Fill Flash for Birds at feeder

Discussion in '35mm Cameras' started by Bob Howell, Aug 31, 2004.

  1. Bob Howell

    Bob Howell Guest

    I have a new canon 400mm f/5.6 lens and Rebel G and want to take pictures of
    birds around feeder but every where around the house is shade, deep shade.
    Will I be limited to Tripod?I also have 2x tele extender. This gives great
    shot at about 18-30 feet. The lens cleaned me out. SWMBO will limit funds
    for awhile. Where could I read up on flash attachments that would provide
    fill flash? Books, Web sites? My plan is to place it on the patio and focus
    on one of several perches, then sit 10-15 ft away on screen porch to

    Bob Howell
    Bob Howell, Aug 31, 2004
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  2. Bob Howell

    Alan Browne Guest

    For natural light shots in the shade you will definitely need a
    sturdy tripod and mirror lockup would be an asset too.

    Flash, in your situation, will give pretty harsh shots (eg: lit
    up bird/feeder with black backrounds).

    Guide Numbers: The GN gives the max power available from the
    flash. It is simply the distance * aperture; or rather the max
    distance you can shoot at is the GN/aperture. (Watch the units,
    for most they are given in meters. Just be consistent).

    The slower the film, the more power you need in the flash. Let's
    take the limit case of 30 feet (9 meters), and let's say you
    shoot at f/8.0 ... then for an ISO 100 film you would need 8 * 9
    = GN 72 (meters). Not many flash units like that.

    So, open up to f/5.6 (not the sharpest part of the lens) and a GN
    of 5.6 * 9 = 50 which is just within the capability of the better
    flash guns ($$$) such as the Canon 540EZ. But at this setting,
    the discahrge will be 100% every time.

    So, change the film to, say ISO 400, and then the batteries won't
    get so abused ... or you can crunch down the aperture a couple
    stops to sharpen the image a bit.

    Now, if you can get the flash closer (regardless of where the
    camera is), then you can get away with a smaller less expensive
    flash or slower film or less cycle time or smaller apertures...or
    whatever combination you contrive.

    There is also a device called a better-beamer that you can attach
    to your flash to concentrate the light on the target when using a
    long lens. This will give you about 1.5 to 2 stops extra margin.

    Hope that helps.
    is a very good resource.

    Alan Browne, Aug 31, 2004
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  3. Bob Howell

    S Lee Guest

    Alan Browne choreographed a chorus line of high-kicking electrons to
    spell out:

    Bob, the 2x converter is going to make things two stops darker, so
    you might want to avoid it here if possible... 800mm nice, f/11 not.
    If Bob has the EF 400 f/5.6L it does a pretty nice job wide open,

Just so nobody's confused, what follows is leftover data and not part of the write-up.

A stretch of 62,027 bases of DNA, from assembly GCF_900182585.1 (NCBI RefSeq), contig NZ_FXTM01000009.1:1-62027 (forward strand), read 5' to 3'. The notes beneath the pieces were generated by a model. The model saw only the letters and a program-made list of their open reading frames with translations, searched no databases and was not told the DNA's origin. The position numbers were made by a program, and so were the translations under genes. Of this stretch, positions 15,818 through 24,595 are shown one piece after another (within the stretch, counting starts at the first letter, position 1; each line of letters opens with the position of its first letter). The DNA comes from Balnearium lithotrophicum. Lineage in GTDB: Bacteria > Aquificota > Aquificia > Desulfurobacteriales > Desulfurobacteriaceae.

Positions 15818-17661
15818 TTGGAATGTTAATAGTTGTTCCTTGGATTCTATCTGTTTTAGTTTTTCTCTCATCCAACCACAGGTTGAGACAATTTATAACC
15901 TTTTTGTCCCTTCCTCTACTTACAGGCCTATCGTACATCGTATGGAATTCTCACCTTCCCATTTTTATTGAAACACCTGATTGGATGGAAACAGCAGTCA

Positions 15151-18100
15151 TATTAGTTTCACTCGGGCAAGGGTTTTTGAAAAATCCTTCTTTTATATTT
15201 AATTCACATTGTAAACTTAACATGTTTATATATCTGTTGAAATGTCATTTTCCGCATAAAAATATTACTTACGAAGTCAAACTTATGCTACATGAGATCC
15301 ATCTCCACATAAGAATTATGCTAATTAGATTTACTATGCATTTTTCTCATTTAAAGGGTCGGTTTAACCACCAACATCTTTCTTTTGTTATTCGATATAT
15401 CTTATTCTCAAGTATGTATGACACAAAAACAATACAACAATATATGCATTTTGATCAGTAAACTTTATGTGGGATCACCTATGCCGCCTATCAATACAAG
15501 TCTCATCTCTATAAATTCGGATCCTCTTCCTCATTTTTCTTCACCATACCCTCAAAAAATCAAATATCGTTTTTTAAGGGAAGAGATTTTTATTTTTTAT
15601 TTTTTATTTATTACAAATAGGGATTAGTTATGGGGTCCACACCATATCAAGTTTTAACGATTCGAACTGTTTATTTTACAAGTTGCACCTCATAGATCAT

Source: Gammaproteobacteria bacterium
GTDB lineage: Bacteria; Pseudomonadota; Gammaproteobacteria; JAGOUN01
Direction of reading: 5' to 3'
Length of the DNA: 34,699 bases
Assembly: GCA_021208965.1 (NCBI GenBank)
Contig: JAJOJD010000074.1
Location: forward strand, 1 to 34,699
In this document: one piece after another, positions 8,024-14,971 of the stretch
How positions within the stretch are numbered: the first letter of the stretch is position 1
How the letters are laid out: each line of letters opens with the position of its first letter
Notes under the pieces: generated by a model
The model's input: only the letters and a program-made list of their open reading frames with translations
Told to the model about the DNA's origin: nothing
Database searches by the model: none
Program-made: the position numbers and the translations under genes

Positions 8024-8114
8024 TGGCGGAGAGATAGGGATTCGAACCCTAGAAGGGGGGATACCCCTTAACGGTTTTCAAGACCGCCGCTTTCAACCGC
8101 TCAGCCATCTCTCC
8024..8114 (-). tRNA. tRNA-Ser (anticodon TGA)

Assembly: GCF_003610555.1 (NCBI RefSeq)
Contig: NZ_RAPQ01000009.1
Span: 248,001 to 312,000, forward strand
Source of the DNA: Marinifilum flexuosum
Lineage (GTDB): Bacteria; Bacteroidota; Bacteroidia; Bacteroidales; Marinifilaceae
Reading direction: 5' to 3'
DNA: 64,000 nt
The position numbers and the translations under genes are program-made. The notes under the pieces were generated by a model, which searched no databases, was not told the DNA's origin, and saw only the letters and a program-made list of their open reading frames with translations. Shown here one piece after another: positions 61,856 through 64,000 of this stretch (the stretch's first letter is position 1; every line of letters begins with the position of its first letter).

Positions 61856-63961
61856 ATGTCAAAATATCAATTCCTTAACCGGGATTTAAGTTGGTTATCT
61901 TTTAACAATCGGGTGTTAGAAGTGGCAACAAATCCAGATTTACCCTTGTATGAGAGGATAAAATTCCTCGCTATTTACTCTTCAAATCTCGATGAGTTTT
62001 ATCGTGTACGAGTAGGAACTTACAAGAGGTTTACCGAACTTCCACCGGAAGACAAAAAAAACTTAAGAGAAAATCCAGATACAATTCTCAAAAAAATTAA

so no big worries there.
    I've used the 400 f/5.6L and a 550EX to shoot various critters in
    the trees around my house... with ISO 400 to 800, f/5.6, the 550EX gives
    pretty decent fill coverage at 30 feet or less. The Better Beamer would
    have been nice to have though.
    Barring the new 580EX, the 550 is the strongest and most expensive.
    Its power can mostly be had for less with the Sigma EF500 (?) flash,
    though that's still going to put the OP down about $225 or so. Or, get a
    medium-strength flash for the camera and buy a couple of $20-30 optical
    slave flashes. Put the slave flashes up close to the feeder and trigger
    them with the on-camera flash...

    More Canon flash tips:
    S Lee, Aug 31, 2004
  4. Bob Howell

    Alan Browne Guest

    Good point, I wandered right by ...

    wide open is soft (even if this lens is superb it can do better a
    couple stops down), and at this limit the flash will discharge
    100% each time.
    The BB is a bit clumsy.
    That's the better solution, closer in and perhaps difused a bit.
    Didn't know that one.
    Alan Browne, Aug 31, 2004
  5. Bob Howell

    Ted Azito Guest

    A car headlight bulb or a floodlight on the bird feeder might be
    effective, if it didn't drive the birds off. Try it and see. Also,
    don't discount a garage sale flashbulb solution remotely mounted. eBay
    hasn't affected prices of consumo shit that you can bugger up for
    creative uses. I just bought another Polaroid 80A for Bokehmaster
    building for $2-and it included a working flash gun. Not a Winklight,
    a flash gun. Takes big bulbs OR AG-1Bs.
    Ted Azito, Sep 1, 2004
  6. Bob Howell

    columbotrek Guest

    Build a blind to hide in and leave it there a week or two. Birds get
    used to it. I like the remote control idea with the tripod. Birds may
    not even care about a camera on a tripod with no human around. A
    specular flash will be fine for birds. Gets some high lights off of
    their feathers. A far side reflector can help fill in shadows.
    columbotrek, Sep 1, 2004
  7. Bob Howell

    Bob Hickey Guest

    If it's that dim, I'd use the tripod to hold the flash a few feet from the
    bird and a slave to trigger it. That way you can hand hold or get a monopod
    to hold the camera. With 100 film the background prolly won't come out at
    all, and you'll get a good separation. Birds aren't bothered by flash. A
    small auto lite or two can prolly be had for 5 or 10 bucks.
    Bob Hickey
    Bob Hickey, Sep 1, 2004
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